3. Challenge three — was aimed at finding ways for volunteer coordinators to keep new volunteers engaged through long periods where the new recruits aren’t volunteering or the volunteer opportunity for them is in the future.

 

With the three challenges written up on boards and displayed on easels, we split the group into two and asked each team (with a little encouragement from the Leapfrog team) to select a challenge they would most like to address. One team picked challenge one, volunteer recruitment, and the other team chose challenge two, capturing and telling stories of impact. Each team took their challenge board back to their desks to discuss and refine the challenge before embarking on a rapid session of ideation before lunch. The first half of the workshop passed quickly with lots of great and creative ideas flying out, so much so we had to be prompted to stop for lunch so that we could reflect and discuss the mornings work together. After a speedy refuel our teams reformed for an afternoon session where each team would whittle down all their ideas into one favourite idea that they would take forward and develop. After some difficult decision making the teams got extra creative and pushed their concepts forward into a more rounded tool idea. At the end of the session, and using their ‘Pitch Boards’ as a guide, each team presented their ideas back to the group. Both groups were asked to come up with a tool name, think about the expected and potential users, the function of the tool and how it might look.

 

In a relatively short space of time both teams came up with really great creative ideas. The challenge one team came up with the ‘Unwrap Potential’ tool, which helps get to the core of a new volunteer’s skills and motivations quickly and efficiently. Challenge two team’s tool had two names (a favourite yet to be decided) — ‘Bunch of Impact’ and ‘Seeds of Change’. This tool aimed to present impact in a more creative way than a report using origami flowers. It respected that stories of impact are collected differently by different people but they can be presented the same in a more thoughtful way.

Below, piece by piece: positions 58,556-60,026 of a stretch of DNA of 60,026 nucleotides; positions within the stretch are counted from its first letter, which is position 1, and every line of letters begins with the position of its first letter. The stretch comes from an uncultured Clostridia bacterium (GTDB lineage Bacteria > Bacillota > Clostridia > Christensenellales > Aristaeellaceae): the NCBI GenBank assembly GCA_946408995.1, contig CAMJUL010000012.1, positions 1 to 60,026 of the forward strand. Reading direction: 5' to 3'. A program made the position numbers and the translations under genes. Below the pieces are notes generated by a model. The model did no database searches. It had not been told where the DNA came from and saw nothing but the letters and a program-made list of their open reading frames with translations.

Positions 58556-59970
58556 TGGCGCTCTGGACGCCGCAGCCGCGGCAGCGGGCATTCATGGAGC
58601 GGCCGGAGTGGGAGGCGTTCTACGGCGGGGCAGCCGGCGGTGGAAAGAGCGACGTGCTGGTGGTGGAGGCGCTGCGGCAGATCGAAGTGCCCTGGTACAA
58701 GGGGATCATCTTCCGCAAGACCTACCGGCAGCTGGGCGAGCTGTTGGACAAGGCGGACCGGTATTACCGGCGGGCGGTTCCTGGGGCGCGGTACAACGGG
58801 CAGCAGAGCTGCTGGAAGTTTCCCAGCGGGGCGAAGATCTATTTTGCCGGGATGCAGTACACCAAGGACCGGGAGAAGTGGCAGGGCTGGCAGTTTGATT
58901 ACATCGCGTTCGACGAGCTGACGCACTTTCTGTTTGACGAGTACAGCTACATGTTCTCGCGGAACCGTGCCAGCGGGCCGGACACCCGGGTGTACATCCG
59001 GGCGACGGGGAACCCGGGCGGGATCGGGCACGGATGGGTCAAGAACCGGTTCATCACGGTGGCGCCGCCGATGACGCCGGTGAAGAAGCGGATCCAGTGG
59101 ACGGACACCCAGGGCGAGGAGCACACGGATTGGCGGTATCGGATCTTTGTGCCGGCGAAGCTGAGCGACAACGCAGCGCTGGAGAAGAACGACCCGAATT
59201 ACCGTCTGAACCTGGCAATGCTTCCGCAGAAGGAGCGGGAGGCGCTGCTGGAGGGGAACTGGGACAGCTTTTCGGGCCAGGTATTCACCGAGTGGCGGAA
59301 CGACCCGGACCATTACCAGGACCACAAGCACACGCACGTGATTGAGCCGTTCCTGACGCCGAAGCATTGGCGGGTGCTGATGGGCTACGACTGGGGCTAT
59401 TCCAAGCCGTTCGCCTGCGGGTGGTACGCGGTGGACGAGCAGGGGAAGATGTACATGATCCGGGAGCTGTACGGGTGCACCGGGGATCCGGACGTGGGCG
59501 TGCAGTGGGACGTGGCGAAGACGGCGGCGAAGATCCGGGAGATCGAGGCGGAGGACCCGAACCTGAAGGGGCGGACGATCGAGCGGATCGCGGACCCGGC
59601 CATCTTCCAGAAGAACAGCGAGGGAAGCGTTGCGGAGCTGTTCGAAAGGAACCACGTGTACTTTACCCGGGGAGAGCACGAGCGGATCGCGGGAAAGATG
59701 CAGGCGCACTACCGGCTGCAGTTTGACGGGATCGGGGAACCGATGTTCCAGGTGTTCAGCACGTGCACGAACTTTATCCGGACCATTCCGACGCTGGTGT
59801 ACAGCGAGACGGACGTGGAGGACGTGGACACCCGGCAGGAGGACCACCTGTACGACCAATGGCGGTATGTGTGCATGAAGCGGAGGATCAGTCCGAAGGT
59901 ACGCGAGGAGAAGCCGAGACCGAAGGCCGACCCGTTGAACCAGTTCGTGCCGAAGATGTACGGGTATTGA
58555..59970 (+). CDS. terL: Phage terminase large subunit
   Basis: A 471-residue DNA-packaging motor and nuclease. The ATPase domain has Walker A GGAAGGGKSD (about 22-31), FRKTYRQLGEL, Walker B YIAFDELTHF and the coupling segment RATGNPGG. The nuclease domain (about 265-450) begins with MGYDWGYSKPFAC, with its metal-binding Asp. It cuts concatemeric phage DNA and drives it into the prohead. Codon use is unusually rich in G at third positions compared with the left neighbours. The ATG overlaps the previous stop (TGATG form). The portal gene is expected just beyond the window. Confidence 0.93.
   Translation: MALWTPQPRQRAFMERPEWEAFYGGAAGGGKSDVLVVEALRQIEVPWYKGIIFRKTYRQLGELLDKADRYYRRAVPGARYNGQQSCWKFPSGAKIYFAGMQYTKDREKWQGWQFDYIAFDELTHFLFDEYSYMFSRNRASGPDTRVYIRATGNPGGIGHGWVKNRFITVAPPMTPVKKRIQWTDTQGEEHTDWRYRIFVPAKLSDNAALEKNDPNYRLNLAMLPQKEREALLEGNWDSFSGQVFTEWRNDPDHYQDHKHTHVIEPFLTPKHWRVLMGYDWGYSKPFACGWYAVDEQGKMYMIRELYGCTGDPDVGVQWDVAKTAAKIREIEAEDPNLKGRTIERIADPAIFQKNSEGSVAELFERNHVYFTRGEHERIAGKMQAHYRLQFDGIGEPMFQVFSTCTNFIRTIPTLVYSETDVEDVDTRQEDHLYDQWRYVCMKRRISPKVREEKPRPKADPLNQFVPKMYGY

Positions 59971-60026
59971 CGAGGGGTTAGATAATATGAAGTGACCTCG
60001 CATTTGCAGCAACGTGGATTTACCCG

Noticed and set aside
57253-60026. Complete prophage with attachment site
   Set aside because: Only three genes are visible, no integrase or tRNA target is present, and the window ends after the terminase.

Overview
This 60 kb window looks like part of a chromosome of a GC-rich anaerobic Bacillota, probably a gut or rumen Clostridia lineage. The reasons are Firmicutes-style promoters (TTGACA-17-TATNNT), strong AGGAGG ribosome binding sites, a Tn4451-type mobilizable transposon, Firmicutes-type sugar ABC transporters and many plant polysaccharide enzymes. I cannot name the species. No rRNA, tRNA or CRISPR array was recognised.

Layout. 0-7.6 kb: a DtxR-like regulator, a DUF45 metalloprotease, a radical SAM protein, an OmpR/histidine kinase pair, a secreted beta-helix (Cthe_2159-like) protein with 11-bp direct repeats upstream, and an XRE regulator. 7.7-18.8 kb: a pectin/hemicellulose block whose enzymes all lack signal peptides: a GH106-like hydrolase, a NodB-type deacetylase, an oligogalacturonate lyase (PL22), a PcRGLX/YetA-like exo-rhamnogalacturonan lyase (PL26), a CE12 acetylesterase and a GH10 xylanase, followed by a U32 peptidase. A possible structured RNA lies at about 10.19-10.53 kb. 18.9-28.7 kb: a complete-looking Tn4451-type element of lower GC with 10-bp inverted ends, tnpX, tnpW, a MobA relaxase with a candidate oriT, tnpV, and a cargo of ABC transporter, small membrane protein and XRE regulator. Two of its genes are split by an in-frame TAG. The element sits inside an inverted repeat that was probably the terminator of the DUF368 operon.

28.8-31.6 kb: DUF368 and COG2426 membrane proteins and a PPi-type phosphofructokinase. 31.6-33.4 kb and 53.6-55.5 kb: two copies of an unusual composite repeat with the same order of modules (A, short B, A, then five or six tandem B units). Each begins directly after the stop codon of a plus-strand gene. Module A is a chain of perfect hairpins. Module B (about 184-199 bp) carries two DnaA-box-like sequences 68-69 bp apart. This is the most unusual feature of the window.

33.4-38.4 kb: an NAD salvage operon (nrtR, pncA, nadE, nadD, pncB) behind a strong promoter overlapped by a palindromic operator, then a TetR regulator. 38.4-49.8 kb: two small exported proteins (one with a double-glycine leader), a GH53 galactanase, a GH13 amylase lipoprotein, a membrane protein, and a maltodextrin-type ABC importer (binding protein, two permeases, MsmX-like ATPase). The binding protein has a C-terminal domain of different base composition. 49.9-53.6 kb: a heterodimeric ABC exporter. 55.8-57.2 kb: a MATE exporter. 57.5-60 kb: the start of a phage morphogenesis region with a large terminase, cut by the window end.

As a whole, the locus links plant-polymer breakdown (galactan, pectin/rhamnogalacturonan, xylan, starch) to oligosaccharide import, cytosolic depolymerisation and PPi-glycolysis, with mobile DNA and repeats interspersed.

It was a really great second workshop with some impressive ideas for tools generated in rapid time. The next steps for the Leapfrog team is to take the tool ideas to a prototype stage so we can begin some user testing and feedback before a final session in a few weeks’ time.

 

The stories of impact project is working with volunteers and volunteer organisations across the Moray region of the Highlands of Scotland to develop tools to support volunteers into new roles and capture the impact of their work. To read more about the Stories of Impact project, visit our project page.

Stories of Impact: what impact feels like

In the first of our workshops for the Stories of Impact short project, we gathered in the Elgin Youth Café in the Highlands of Scotland to kick off our journey towards the creation of tools to support volunteers and volunteer coordinators to capture and show their impact. In this first workshop we were joined by a variety of coordinators and volunteer managers from various organisations from across the Moray region.  The aim of this first session together was to get to the core of what the impact of volunteering and volunteer services feels like for our participants, and to understand the current processes and approaches already in place for evaluating and reporting what our participants and their organisations do on a daily basis.